Unlike other art forms, cinema is a collaborative process more than any other. It involves directors, editors, writers, artists, costumes designers to name but a few different cogs, each of whom contribute their own element to a production. When we go to the cinema, from the latest arthouse release to the new Hollywood blockbuster, we are witnessing months – sometimes years – of dedication to bring a team’s unique artistic vision to life. The recently published FilmCraft Series from Ilex Press, edited by former Screen International editor Mike Goodridge, celebrates these separate fields in a lavish collection, drawing together the finest creative talent working today.
London film critic Fionnuala Halligan has edited the Production Design volume, interviewing 16 of the finest in the field, ranging from Cedric Gibbons (who has worked on over 1500 films in all) to The Hobbit’s Grant Major. The interviews are full of flavour containing anecdotes of time spent working on well-known films such as Hugo (2011), the Harry Potter franchise and independent titles such as Sleepless Town (1998), directed by Lee Chi Ngai. Whilst the majority of the focus is on western cinema there is a careful inclusion of world cinema, including the youngest production designer in the book, Yohei Taneda, best known in the West for his stunning design in Tarantino’s Kill Bill: Volume 1 (2003). Each of these personable interviews is supplemented with boxed texts discussing individual titles alongside accompanying images and quotes.
Deborah Nadoolman Landis, who most recently co-curated the tremendous V&A exhibition Hollywood Costume, edits Costume Design. She’s perhaps the perfect choice for an equally attractive text that lauds the work of designers such as Patricia Field, who worked on 2006’s The Devil Wears Prada, to home grown designer Shirley Russell – wife to the late director Ken Russell. Landis conveys her passion with pathos, stressing the importance of perhaps the most underrated art form contributing to cinema.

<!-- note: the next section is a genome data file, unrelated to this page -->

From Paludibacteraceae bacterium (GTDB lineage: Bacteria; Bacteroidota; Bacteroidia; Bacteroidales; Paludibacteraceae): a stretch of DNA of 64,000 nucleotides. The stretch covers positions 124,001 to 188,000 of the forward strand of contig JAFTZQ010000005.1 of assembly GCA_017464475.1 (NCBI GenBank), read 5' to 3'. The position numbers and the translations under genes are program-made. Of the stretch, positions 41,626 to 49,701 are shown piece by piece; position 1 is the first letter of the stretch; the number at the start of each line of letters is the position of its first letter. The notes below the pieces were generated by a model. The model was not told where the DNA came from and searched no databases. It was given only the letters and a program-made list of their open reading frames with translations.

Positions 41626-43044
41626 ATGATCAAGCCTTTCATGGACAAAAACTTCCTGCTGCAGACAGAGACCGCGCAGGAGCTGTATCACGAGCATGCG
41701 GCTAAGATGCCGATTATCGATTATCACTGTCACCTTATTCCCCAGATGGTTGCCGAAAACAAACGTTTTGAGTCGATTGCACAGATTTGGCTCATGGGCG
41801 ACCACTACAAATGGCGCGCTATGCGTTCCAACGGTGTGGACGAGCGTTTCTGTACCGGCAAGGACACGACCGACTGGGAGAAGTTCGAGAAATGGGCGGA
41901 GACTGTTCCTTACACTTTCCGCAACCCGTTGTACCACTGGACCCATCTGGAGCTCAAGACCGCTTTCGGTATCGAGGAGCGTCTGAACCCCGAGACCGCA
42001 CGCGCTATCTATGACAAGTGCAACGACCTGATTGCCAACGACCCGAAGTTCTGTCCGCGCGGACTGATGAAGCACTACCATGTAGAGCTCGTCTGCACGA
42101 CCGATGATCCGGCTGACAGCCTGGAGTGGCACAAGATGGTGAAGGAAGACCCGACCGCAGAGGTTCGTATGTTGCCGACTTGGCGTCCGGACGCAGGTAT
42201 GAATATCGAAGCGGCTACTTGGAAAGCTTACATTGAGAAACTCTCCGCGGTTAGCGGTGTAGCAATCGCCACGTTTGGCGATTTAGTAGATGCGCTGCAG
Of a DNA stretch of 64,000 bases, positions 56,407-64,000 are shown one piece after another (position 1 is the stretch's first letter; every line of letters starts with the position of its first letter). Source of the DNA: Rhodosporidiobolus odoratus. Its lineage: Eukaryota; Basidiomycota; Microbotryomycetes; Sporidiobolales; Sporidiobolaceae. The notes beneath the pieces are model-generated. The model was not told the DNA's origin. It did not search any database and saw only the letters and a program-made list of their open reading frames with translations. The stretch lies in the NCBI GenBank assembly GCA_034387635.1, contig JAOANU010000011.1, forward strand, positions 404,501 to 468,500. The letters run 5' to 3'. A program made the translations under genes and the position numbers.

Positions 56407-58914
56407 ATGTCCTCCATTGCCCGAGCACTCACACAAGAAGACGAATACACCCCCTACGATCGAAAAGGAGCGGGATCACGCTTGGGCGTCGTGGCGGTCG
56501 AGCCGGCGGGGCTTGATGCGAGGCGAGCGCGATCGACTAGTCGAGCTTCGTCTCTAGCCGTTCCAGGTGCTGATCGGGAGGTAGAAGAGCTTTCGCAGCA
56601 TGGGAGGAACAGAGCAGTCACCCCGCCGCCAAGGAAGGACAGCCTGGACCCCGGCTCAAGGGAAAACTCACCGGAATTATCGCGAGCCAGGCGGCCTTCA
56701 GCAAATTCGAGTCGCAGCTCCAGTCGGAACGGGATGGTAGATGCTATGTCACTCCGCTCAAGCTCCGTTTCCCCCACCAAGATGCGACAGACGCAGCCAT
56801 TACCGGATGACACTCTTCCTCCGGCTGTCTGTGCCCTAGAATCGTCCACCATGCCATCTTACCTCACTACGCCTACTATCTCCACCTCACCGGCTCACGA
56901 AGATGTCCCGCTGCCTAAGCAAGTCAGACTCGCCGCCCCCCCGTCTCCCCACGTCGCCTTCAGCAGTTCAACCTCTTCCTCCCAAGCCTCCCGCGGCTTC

Series editor Goodridge takes the reins for the Directing volume. As stated in the text, “the buck stops with the director”, who will be blamed when a film succeeds and damned when it doesn’t. Aside from critical woes, the director is responsible for keeping all the contributing elements in check, using them as tools to hone the unique vision they bring to each film. Goodridge should be praised for the diversity of talent selected, which ranges from what he describes as “darlings of the arthouse circuit,” to more mainstream directors. He is also careful to include a wide range of nationalities, such as Mexican horror director Guillermo del Toro and China’s Zhang Yimou. Also included are supplementary legacies of John Ford, Akira Kurosawa, Alfred Hitchcock and Jean-Luc Goddard.
The greatest strength of the FilmCraft Series is the encouragement it will provide its audience, not only to think about the multitude of arts that go in to making a film, but also to challenge and inspire readers to get involved in the industry. In this sense the texts are tremendously successful. They enthuse and amaze the onlooker, taking pleasure in the art form whilst, at the same time, imparting knowledge direct from the industry. These texts are not film criticism seeking to dissect each aspect of film production, but primers whose direct accounts demonstrate the individual journeys of those working today in all aspects of film.
For more info on the FilmCraft series and to purchase online, visit ilex-press.com.